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The Golden West (1932)

Lovers David Lunch and Betty Summers are caught in the feud between their two families. When David kills the Summers son, he escapes to the West. He marries and when his boy is two he and ... See full summary »

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(story), (adaptation)
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Cast

Complete credited cast:
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...
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Helen Sheppard
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Robert Summers
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Calvin Brown
Emmett Corrigan ...
Colonel Horace Summers
Bert Hanlon ...
Dennis Epstein
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Sam Lynch
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Storyline

Lovers David Lunch and Betty Summers are caught in the feud between their two families. When David kills the Summers son, he escapes to the West. He marries and when his boy is two he and his wife are killed by Indians who take the boy. Twenty years later the boy is now the Indian chief. Betty's daughter is nearby and the two are destined to meet. Written by Maurice VanAuken <mvanauken@a1access.net>

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Taglines:

Pioneer lovers braving the dangers of a death-infested wilderness to win a new empire on the great Pacific See more »

Genres:

Western

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Details

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Release Date:

30 October 1932 (USA)  »

Also Known As:

A fehér törzsfőnök  »

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Aspect Ratio:

1.37 : 1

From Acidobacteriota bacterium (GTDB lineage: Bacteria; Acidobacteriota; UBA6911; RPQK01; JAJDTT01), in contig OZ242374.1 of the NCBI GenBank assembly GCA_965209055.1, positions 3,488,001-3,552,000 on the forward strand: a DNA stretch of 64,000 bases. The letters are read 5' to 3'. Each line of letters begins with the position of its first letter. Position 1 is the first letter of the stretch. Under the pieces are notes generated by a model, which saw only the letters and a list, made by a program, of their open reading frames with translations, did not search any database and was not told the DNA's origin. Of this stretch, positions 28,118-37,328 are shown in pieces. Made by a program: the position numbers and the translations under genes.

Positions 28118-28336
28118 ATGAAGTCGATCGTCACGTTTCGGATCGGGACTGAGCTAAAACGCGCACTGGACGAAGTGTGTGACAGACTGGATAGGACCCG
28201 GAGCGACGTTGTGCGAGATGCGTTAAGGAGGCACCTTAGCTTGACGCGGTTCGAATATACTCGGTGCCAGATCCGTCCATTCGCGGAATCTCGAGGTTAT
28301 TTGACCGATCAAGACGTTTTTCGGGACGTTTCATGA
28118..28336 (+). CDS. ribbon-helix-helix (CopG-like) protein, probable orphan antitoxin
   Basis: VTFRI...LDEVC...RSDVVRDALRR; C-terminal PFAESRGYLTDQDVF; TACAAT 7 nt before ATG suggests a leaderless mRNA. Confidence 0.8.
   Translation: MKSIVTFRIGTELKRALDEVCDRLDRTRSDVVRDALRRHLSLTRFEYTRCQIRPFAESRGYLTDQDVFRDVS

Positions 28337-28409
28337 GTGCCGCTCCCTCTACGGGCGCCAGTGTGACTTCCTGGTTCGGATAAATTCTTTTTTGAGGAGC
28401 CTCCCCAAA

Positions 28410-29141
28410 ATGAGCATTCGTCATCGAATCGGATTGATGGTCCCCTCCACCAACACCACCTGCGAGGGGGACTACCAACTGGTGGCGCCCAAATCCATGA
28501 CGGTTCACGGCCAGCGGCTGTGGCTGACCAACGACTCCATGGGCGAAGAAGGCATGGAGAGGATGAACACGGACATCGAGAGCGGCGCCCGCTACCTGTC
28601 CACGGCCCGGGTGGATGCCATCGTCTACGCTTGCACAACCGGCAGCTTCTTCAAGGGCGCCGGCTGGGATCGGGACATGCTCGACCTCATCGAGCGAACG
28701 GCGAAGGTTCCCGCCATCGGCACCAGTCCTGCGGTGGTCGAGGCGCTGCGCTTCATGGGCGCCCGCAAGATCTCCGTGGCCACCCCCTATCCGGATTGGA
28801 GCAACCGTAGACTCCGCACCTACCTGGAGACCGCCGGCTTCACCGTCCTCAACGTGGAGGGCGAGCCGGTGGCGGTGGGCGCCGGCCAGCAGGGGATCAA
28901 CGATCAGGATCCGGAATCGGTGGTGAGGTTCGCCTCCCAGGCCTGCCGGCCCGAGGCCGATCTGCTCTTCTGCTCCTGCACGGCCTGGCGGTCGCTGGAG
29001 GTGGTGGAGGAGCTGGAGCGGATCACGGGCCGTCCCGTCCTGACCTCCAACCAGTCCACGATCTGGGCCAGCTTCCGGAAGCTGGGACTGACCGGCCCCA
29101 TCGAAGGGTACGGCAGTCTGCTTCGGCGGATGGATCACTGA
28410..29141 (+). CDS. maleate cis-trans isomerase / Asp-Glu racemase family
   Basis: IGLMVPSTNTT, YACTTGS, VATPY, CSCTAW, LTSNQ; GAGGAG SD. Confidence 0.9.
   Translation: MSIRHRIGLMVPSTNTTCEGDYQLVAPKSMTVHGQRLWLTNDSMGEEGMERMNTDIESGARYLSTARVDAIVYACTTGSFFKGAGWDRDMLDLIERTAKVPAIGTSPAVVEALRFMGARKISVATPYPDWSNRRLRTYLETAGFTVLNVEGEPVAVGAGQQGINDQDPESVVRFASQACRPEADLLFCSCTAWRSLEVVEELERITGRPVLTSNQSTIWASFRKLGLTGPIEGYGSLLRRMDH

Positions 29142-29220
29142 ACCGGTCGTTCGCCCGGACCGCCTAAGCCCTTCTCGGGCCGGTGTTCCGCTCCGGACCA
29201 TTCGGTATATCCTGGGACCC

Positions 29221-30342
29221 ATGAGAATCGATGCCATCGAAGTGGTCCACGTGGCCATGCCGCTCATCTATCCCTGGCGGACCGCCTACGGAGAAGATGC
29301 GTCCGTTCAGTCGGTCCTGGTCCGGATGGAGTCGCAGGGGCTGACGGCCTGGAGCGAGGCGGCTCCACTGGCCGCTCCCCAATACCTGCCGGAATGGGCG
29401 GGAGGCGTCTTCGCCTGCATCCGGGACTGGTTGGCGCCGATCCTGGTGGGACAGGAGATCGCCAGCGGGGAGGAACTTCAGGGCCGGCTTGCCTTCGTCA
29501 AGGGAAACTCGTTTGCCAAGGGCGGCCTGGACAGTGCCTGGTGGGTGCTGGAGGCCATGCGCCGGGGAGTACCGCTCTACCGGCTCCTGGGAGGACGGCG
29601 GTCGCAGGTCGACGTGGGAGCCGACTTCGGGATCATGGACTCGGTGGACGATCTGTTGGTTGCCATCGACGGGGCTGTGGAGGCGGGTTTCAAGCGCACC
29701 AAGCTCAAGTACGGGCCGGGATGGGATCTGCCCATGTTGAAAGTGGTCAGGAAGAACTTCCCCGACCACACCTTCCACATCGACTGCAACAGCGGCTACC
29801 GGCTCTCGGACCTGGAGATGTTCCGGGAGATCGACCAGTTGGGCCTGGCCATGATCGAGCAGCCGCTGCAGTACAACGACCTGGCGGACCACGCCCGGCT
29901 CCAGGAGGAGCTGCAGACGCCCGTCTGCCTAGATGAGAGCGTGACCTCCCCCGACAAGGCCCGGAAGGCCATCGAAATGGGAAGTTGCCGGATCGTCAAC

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Did You Know?

Soundtracks

Home Folks
Written by James F. Hanley
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User Reviews

Not Bloody Likely
29 May 2013 | by See all my reviews

It was hard to take this picture seriously since the plot was so contrived and beyond believability. I would say it has too much plot, and is actually a saga or an epic type film, but condensed here to 74 minutes. George O'Brien is the hero of the piece, and it begins as he graduates from an eastern college, on a stagecoach with his bride-to-be, played by Janet Chandler.

Fast forward twenty years, after O'Brien and Chandler move west and are slaughtered by marauding Indians, leaving their young son to be captured. He grows up and becomes their chief. One day he and a raiding party come upon settlers, including the daughter of the ex-girlfriend of his father. They capture the settlers, but soon after he becomes an ally of the U.S. Cavalry.

If it all sounds hard to swallow, it is. Too much plot contrivance squashed in to a picture which needed more run time. Ultimately, the film becomes less interesting as a good story peters out into confusion. The acting is sub-par, but O'Brien is stalwart and masculine and he gets some help from Bert Hanlon as an Irish/Jewish traveling salesman. "The Golden West" is a tough slog except maybe for George O'Brien fans. At Cinevent, Columbus O., 5/13.


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